When asked by Newsweek to provide details on Saleh's case, a spokesperson said U.S. Customs and Border Protection is "prohibited from discussing the specifics of an individual's inadmissibility review." There are more than 60 grounds for being denied entry into the U.S. detailed in the Immigration and Nationality Act, including health-related reasons, criminality and immigration violations.

An individual's admissibility determination "is an administrative action that is protected by the Privacy Act," according to Customs and Border Protection.

Nancy Wilson, president and CEO of Relief International and an InterAction board member, said she didn't expect Saleh to be turned away because authorities scrutinize passports for immigration and visa discrepancies at Istanbul's airport.

"We were surprised and very disappointed" upon hearing the news about Saleh, says Wilson. At the conference on Tuesday where Saleh was due to receive his award, guests donned white helmets—purchased from Home Depot earlier that day—in his absence; Wilson says the moment was "very powerful for everyone there."

Guests wear white helmets to stand in solidarity with Syrian humanitarian Raed Saleh at a conference hosted by InterAction in Washington, D.C., April 19. TechChange, courtesy of InterAction

"We understand the need for strong security measures, but we also need to safeguard the travel for people like Raed and thousands of others who are offering support and sustenance for vulnerable populations," says Wilson. "This work is hard enough and there's no reason to make it harder."

Ben Edwards, a spokesman for USAID, tells Newsweek that the agency contacted other government agencies about Saleh's case after hearing that he was denied entry.

"We employ a robust and continuous process of examining the people and organizations that receive our funds to prevent those funds from falling into the hands of terrorists," says Edwards. "We also take extremely strict measures in environments like Syria."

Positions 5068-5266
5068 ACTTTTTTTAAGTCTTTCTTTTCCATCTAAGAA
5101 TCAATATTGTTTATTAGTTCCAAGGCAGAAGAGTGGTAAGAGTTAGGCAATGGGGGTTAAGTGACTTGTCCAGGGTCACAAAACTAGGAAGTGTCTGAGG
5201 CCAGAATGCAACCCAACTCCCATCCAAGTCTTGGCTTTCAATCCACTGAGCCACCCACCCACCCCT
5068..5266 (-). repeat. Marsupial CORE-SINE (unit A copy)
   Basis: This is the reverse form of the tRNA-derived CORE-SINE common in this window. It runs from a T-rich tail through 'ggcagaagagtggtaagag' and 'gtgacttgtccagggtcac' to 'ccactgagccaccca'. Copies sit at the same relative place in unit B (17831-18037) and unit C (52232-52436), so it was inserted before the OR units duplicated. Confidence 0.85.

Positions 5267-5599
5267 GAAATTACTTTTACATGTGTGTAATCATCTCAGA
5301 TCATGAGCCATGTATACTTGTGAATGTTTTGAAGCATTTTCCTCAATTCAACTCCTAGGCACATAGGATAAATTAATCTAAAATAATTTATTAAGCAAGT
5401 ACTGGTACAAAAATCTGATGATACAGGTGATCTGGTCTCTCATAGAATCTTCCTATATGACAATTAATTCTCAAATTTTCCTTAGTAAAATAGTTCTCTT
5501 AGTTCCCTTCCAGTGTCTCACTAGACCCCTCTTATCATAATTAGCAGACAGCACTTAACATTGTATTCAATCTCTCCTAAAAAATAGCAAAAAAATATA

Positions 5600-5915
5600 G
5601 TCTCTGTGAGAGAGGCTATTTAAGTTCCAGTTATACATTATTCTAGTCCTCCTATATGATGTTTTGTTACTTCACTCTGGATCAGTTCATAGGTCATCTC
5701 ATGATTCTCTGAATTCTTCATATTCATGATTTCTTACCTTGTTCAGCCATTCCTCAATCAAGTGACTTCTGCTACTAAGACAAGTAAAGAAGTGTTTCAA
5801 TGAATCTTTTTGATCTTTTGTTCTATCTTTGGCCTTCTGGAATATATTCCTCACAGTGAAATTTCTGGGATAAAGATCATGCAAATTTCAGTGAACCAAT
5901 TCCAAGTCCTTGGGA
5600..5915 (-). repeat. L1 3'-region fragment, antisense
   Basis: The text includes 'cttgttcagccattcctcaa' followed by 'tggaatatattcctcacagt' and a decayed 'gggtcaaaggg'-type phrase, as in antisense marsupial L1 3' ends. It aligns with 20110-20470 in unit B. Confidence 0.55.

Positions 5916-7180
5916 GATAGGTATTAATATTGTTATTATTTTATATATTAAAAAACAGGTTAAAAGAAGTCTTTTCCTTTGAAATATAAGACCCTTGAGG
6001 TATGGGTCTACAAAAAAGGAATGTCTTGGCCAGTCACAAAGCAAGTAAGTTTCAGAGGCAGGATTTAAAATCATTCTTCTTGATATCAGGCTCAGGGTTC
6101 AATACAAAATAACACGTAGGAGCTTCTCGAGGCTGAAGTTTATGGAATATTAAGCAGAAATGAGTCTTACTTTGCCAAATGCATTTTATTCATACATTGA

He adds: "The Syrian Civil Defense met those standards for receiving USAID funds and we're going to continue to make the best informed decisions in the future using the most up-to-date and complete information available."

When asked by Newsweek if he'll try to return to the U.S., Saleh says he first needs to know why he wasn't allowed to enter a country he's visited many times before. That explanation, however, might never come. Kathleen Newland, co-founder of the Migration Policy Institute (MPI), says that while the incident is "deeply, deeply embarrassing" for the U.S. government, "normally, the Department of Homeland Security doesn't give reasons."

"They won't say if a person was on a watchlist or for exactly what reason they were denied entry," she says. "That of course makes the whole thing harder to resist, or to know what you should do differently."

Wilson says InterAction hopes to present Saleh with his award during the World Humanitarian Summit, which takes place next month in Istanbul. Until then, Saleh and those who wanted to honor him are waiting for answers.

"Here's someone in the middle of [the war] just trying to be courageous and do the right thing in and for his community," says Wilson. "It just seems to me it's the role you want to celebrate. Why would you not want to celebrate someone who's taking the high ground?"